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The Diary Of Mr Poynter
The sale-room of an old and famous firm of book aucti...

The Difficulty Of Crossing A Field
One morning in July, 1854, a planter named Williams...

Elevation Cottage Design I
This cottage is 10 feet high, from the sill to the plat...

The Miraculous Case Of Jesch Claes
In the year 1676, about the 13th or 14th of this M...

The Mignonette
Mrs. Herbert returned with her husband from London to t...

Sister Maddelena
Across the valley of the Oreto from Monreale, on the ...

Love Rewarded
Lost in the heart of Peking, in one of the most peace...

Farm House Design Vii
A Plantation House.—Another southern house is here pres...

Notre Dame Des Eaux
West of St. Pol de Leon, on the sea-cliffs of Finiste...

Farm House 3 Interior Arrangement
As has been remarked, the main entrance front to this h...

The Milkman And Church-yard Ghost

A man much addicted to the heinous sin of drunkenness, in coming home
late one winter's night, had to cross Stepney church-yard; where, close
to the foot path, a deep grave had been opened the day before. He, being
very drunk, staggered into the grave; it was a great mercy he did not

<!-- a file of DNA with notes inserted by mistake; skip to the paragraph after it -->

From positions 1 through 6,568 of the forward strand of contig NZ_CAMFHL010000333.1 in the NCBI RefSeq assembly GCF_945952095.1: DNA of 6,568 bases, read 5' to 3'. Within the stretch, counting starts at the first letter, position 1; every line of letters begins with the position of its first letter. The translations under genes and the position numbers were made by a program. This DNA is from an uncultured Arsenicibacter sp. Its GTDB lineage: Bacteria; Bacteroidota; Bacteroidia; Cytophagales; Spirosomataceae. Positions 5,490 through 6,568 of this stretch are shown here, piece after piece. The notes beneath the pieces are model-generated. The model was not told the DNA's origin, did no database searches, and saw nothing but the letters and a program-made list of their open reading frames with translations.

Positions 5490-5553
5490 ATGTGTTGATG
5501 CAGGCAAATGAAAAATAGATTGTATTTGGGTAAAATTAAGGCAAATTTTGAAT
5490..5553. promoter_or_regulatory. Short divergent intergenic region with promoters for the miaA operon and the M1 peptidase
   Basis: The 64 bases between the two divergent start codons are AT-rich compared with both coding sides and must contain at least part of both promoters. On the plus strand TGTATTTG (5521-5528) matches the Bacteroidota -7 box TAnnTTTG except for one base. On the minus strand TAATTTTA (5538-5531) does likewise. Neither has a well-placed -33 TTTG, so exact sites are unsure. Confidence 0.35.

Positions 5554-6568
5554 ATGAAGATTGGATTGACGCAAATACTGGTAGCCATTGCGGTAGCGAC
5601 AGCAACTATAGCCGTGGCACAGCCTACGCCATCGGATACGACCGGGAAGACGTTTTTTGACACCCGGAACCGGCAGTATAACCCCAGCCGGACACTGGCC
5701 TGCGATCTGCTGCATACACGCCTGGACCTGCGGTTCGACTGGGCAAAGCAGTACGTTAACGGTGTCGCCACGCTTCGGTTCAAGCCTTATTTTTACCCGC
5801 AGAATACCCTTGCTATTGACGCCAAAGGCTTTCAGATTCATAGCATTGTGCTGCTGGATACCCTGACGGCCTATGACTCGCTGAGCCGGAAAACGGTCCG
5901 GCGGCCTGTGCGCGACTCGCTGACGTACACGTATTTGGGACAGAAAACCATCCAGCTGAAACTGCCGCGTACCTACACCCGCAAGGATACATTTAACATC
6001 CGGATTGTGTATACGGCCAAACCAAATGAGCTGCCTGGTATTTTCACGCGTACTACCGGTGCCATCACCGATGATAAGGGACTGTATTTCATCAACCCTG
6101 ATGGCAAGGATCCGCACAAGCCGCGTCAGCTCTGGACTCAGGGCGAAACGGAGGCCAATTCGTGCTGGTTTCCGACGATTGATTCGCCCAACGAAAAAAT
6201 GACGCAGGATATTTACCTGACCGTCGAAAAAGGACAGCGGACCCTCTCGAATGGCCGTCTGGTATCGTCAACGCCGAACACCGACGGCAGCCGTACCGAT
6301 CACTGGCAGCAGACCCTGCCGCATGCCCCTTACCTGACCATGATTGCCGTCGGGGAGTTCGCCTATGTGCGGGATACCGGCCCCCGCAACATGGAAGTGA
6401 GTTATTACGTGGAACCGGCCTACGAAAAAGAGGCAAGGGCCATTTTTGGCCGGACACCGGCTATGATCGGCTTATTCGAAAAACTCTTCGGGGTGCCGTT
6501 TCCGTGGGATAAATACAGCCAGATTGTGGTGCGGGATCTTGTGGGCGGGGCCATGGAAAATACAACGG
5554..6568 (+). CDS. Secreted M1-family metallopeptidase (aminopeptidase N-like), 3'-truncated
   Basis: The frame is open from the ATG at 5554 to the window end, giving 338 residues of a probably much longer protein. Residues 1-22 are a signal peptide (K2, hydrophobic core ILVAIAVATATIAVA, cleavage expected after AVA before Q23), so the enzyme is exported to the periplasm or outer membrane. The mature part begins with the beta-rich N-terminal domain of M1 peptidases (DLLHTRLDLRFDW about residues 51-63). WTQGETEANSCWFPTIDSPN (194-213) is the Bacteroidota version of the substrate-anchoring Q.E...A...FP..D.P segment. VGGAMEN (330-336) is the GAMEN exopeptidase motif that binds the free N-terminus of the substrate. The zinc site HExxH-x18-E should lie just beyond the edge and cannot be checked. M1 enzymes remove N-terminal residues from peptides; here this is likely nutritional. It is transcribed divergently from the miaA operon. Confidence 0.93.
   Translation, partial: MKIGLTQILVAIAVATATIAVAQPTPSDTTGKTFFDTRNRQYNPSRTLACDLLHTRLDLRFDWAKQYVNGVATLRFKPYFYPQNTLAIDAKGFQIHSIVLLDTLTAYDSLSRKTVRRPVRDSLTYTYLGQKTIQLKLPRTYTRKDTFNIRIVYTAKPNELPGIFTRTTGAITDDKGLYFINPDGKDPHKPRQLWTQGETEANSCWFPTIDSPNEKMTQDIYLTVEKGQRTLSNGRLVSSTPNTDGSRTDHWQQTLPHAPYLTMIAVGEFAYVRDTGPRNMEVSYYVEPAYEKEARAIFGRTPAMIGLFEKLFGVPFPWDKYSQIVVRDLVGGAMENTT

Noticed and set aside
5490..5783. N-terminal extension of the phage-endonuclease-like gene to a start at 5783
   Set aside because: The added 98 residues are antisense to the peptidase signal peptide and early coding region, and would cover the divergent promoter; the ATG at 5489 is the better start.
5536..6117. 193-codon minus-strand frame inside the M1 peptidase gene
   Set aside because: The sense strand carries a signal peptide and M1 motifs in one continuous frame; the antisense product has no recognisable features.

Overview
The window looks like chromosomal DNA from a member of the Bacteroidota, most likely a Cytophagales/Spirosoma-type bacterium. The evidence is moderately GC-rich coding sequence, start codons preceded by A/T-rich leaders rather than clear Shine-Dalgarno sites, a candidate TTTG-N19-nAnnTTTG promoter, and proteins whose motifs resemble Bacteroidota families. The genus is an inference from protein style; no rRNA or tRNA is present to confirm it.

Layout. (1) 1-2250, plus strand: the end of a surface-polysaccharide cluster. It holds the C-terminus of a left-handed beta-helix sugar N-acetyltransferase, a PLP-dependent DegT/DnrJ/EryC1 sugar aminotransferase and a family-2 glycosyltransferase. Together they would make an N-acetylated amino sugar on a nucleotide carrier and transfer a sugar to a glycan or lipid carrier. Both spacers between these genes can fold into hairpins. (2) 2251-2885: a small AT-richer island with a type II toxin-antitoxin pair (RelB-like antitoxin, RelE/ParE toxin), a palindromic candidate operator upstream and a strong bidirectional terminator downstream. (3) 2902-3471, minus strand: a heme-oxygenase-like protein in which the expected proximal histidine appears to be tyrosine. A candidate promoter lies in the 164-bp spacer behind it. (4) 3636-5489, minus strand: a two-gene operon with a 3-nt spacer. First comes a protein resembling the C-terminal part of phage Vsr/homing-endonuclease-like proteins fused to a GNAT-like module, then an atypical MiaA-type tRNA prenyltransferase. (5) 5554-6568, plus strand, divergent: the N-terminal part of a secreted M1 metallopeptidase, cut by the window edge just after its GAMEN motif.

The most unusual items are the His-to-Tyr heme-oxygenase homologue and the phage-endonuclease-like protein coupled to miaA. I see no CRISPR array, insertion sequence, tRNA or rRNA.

break his neck, or any of his limbs; but, as it rained hard all night,
and the grave was so deep that he could not got out, he had but an
uncomfortable bed. For some hours nobody passed by; till, shortly after
the clock had struck four, a milkman, who had been to the cow-house for
his milk, came by, and said to himself, "I wonder what o'clock it is."
The man in the grave hallooed out, "Just gone four." The milkman seeing
nobody, immediately conceived a ghost from one of the graves had
answered him, and took to his heels with such rapidity, that when he
reached an ale-house he was ready to faint; and, what added to his
trouble, in running, he so jumbled his pails as to spill great part of
his milk. The people who heard his relation, believed it must have been
a ghost that had answered him. The tale went round, and would have been
credited, perhaps, till now, had not the drunkard, sitting one day in
the very alehouse the milkman had stopped at, on hearing the story
repeated, with a hearty laugh acknowledged himself to be the ghost, and
that he had much enjoyed the jumbling of the man's pails, as he ran
away, and the loss which it occasioned him.

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